Last week’s economic data offered an encouraging picture of where the Trump era will be starting from.
A look at last week’s data
Consumers willing to keep spending. The retail sales report showed that consumers continued to spend, despite the turmoil of the election.
- Headline sales, which include autos, grew by 0.8 percent in October, significantly faster than expected, and the previous month’s growth was strong as well, at 0.6 percent.
- Core retail sales, excluding autos and gas, also significantly beat expectations, at 0.6 percent growth, and the prior month was revised upward from growth of 0.3 percent to 0.5 percent.
Industrial production disappoints. Industrial production data came in worse than expected—flat for October and with a downwardly revised decline of 0.2 percent in the previous month. The weakness was weather related, however, as utility production dropped during the third-warmest October on record. Manufacturing output did better, up by 0.2 percent for the second month in a row, and mining output, which includes oil production, had the biggest rise in more than two years. Although the data wasn’t great, the details were better than the headline number suggested, and the manufacturing figures show continued slow growth.
Housing starts jump. The National Association of Home Builders (NAHB) survey remained stable at 63, a very solid figure. Housing starts, on the other hand, popped from 1.047 million to 1.323 million, well above expectations of 1.156 million and the highest level since before the financial crisis. On a 12-month average basis, housing starts are also at their highest point since before the crisis. This result suggests that consumers are very positive about the economy and that housing will remain a tailwind.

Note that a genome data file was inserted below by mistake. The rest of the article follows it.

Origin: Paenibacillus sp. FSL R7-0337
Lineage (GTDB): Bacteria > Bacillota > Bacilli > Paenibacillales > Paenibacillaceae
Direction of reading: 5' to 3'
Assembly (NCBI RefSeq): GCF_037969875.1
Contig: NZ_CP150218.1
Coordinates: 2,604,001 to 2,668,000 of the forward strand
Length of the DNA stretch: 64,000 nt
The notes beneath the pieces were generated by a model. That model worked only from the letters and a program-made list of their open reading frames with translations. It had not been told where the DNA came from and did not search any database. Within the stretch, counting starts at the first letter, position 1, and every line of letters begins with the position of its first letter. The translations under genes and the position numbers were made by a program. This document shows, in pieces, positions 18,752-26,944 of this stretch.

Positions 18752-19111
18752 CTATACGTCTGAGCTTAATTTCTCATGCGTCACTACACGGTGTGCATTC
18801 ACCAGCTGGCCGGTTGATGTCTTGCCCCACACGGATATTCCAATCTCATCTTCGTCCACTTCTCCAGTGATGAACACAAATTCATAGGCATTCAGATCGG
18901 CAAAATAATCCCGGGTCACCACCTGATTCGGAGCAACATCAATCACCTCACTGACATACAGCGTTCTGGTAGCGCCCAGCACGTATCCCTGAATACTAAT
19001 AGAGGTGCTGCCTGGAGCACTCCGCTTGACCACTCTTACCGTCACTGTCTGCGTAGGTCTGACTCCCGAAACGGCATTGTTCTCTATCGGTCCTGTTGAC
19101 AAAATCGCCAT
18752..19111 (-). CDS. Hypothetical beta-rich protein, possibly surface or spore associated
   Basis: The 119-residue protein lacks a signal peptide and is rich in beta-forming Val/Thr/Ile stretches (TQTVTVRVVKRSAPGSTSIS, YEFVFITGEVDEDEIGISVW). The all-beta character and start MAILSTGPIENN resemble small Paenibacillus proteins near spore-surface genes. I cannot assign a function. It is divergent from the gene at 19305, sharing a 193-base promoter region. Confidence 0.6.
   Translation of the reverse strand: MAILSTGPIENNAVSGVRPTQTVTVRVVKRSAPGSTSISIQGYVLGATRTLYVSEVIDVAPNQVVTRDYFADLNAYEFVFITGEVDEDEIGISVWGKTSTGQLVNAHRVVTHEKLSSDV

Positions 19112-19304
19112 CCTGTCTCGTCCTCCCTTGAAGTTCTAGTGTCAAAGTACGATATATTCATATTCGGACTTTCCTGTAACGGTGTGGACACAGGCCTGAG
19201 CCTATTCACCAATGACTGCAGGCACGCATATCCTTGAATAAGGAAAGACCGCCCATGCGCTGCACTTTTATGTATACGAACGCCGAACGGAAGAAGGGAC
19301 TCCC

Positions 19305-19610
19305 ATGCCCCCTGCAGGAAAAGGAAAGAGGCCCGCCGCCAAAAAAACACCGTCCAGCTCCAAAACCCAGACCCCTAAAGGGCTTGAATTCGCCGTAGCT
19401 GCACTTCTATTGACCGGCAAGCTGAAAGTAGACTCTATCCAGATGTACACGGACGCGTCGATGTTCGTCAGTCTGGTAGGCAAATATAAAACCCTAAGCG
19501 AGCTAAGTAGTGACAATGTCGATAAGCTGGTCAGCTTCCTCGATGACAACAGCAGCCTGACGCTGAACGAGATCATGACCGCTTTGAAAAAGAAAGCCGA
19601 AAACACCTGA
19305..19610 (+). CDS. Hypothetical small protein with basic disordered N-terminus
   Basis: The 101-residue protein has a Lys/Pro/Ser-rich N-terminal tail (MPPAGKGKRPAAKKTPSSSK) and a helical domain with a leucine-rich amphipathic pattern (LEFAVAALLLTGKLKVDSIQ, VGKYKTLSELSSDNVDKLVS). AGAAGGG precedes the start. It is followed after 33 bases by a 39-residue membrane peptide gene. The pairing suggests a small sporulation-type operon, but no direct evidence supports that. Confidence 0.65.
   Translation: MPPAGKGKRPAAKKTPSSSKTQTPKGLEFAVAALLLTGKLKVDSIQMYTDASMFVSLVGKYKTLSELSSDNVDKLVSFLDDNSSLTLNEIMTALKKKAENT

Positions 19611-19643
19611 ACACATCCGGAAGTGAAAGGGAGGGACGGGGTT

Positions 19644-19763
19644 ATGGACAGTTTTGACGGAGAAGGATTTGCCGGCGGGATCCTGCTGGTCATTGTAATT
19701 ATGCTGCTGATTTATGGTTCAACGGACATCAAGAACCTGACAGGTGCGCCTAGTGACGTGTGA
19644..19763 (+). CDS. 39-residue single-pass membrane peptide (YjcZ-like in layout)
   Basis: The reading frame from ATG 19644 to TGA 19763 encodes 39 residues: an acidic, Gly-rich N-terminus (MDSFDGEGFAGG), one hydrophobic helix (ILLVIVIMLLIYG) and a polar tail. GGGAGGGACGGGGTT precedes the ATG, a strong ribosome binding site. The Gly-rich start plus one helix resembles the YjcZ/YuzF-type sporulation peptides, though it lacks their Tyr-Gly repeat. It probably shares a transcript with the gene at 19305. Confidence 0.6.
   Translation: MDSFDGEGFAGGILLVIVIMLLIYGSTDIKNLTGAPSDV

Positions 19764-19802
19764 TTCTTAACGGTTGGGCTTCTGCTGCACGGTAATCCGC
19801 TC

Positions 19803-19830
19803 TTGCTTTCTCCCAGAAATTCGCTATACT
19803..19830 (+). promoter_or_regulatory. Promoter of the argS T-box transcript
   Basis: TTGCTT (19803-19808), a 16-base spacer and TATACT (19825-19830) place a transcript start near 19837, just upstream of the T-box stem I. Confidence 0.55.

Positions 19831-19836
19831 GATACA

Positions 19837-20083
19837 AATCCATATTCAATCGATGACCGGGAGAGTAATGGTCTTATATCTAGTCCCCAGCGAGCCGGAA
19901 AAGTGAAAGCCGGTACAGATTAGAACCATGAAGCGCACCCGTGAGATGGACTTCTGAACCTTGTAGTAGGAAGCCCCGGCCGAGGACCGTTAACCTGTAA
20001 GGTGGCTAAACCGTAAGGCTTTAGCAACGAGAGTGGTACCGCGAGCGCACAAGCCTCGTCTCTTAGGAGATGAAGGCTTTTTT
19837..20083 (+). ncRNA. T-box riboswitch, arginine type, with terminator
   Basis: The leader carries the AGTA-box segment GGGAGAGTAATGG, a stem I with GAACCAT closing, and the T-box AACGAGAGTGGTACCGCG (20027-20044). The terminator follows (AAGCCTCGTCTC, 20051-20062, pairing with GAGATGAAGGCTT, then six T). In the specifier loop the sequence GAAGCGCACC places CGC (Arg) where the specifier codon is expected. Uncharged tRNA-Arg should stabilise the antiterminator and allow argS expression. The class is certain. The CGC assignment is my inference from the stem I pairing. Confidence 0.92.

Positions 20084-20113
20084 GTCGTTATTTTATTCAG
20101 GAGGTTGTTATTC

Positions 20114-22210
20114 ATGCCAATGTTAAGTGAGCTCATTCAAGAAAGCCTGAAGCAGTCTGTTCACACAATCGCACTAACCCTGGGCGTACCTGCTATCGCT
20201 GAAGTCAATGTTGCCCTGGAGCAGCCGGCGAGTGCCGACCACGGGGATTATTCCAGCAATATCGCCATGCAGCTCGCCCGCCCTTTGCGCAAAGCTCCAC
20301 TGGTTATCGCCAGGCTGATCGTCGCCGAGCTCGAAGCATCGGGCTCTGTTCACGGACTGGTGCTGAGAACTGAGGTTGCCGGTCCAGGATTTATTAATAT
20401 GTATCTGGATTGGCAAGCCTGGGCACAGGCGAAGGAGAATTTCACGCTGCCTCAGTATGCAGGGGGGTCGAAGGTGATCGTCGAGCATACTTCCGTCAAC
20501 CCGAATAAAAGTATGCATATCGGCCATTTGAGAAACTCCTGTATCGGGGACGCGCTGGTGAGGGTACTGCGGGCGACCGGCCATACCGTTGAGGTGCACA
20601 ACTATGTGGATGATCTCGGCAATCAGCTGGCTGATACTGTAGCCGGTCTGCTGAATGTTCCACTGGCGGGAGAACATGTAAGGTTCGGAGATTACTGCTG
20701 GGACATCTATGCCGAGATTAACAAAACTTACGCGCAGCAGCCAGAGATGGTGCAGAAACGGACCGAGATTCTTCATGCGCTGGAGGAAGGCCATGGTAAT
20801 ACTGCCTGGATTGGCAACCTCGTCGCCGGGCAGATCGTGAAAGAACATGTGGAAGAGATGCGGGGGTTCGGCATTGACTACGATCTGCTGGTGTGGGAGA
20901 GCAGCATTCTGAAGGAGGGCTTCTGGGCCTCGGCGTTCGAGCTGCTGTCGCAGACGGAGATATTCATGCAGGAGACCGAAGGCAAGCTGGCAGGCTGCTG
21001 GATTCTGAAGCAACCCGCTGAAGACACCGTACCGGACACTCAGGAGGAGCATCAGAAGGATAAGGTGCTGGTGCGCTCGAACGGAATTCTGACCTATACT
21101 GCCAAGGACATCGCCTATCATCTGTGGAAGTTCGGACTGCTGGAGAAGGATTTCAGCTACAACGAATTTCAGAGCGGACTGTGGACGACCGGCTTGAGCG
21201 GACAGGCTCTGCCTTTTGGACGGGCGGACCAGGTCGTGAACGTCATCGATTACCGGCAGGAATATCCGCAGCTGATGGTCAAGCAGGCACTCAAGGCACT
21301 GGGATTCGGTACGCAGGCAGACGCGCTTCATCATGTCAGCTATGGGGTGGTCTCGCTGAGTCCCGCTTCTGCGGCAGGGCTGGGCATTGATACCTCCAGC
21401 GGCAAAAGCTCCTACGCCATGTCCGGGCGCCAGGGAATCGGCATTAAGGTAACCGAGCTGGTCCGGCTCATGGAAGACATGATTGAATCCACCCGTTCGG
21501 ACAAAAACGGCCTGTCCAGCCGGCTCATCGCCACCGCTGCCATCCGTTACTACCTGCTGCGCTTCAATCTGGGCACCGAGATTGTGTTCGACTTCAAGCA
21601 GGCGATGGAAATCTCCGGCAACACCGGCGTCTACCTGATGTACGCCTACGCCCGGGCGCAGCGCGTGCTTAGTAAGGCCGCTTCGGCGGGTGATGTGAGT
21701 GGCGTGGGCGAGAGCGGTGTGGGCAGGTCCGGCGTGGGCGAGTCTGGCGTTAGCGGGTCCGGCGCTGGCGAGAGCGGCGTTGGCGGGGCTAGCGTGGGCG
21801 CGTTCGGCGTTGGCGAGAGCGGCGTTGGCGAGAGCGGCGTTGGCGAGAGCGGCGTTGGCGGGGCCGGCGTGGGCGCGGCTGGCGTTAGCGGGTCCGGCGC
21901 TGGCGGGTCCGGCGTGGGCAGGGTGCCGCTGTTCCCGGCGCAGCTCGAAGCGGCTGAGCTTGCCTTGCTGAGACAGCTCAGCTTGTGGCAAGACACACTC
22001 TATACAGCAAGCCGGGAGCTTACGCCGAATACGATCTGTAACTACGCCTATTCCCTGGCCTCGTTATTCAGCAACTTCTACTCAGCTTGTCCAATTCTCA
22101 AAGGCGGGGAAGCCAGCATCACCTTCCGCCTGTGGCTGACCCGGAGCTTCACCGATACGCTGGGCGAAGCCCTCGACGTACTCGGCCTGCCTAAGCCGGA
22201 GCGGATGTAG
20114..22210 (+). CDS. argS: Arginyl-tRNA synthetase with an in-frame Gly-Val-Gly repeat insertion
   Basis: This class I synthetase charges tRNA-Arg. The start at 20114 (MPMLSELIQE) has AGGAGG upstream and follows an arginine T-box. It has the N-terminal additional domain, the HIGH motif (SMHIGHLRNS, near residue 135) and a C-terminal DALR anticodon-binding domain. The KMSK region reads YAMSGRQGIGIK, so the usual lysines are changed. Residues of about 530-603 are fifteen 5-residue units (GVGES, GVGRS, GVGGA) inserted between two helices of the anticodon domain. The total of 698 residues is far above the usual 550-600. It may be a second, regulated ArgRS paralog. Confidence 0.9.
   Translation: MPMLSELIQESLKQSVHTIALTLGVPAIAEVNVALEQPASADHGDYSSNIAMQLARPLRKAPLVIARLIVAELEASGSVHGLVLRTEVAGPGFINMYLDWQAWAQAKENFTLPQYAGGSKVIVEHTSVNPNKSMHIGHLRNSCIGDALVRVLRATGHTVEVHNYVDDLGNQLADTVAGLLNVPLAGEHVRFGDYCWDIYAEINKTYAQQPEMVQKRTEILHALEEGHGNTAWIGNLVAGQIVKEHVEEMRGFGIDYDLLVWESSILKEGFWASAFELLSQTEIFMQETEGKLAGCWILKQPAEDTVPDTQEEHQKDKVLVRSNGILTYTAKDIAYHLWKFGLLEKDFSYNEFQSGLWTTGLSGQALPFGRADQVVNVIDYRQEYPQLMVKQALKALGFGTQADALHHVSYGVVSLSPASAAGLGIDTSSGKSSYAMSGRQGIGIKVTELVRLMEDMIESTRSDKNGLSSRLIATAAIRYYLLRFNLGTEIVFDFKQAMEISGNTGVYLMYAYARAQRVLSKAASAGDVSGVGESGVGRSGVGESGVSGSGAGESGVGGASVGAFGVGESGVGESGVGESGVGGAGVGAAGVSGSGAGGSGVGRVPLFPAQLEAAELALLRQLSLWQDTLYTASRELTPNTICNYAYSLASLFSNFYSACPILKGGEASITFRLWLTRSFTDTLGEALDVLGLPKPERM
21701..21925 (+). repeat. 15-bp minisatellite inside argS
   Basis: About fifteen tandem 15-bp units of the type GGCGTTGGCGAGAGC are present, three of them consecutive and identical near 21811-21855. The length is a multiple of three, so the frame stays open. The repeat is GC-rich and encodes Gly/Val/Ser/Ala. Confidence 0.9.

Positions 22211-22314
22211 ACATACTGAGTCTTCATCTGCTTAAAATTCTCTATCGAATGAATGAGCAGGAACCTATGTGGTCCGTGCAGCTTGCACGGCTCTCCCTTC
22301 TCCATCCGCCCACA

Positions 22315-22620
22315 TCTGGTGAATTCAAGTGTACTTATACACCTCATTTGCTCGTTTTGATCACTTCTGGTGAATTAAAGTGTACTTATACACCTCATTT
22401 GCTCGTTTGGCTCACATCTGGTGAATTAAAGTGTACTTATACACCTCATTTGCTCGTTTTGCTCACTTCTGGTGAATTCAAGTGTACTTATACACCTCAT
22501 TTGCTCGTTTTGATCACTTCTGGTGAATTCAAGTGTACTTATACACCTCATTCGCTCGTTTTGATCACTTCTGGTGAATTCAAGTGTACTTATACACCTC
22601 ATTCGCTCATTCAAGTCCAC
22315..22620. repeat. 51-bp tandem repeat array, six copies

Inflation seems contained. As expected, the consumer price index increased by 0.4 percent in October, up from a monthly increase of 0.3 percent the previous month; it increased by 1.6 percent on the year, up from 1.5 percent, largely due to higher energy prices. Core consumer prices, excluding food and energy, increased by 0.1 percent, the same as the previous month and less than the expected 0.2 percent, while year-on-year changes dropped to 2.1 percent. The increase in oil prices is driving the two measures to converge, but inflation pressures overall remain contained.
The week ahead
Following up on last week, this week’s data will include looks at housing and industry, as well as possible insight into the Fed’s thinking.
Slated for release on Tuesday, existing home sales are expected to drop slightly, from 5.47 million to 5.44 million, constrained by a lack of inventory, with homes for sale close to a 15-year low. New home sales, released on Wednesday, are expected to drop slightly as well, from 593,000 to 590,000.
Also on Wednesday, the durable goods orders report will provide a snapshot of business confidence and the manufacturing outlook.
- The headline order number, which includes aircraft, is expected to bounce from a decline of 0.3 percent to a gain of 1.1 percent, with significant upside potential. Such a bounce would likely be due to the notoriously volatile commercial aircraft segment.
- Core orders, which exclude transportation, are expected to show a more modest increase, from growth of 0.1 percent to 0.2 percent, which would ratify the continued slow improvement in the manufacturing data from other surveys.
Finally, also on Wednesday, the minutes of the latest meeting of the Federal Open Market Committee will be released. Expectations are low for any real new news here, but analysts will be looking for hints as to what, if anything, might derail a December rate increase.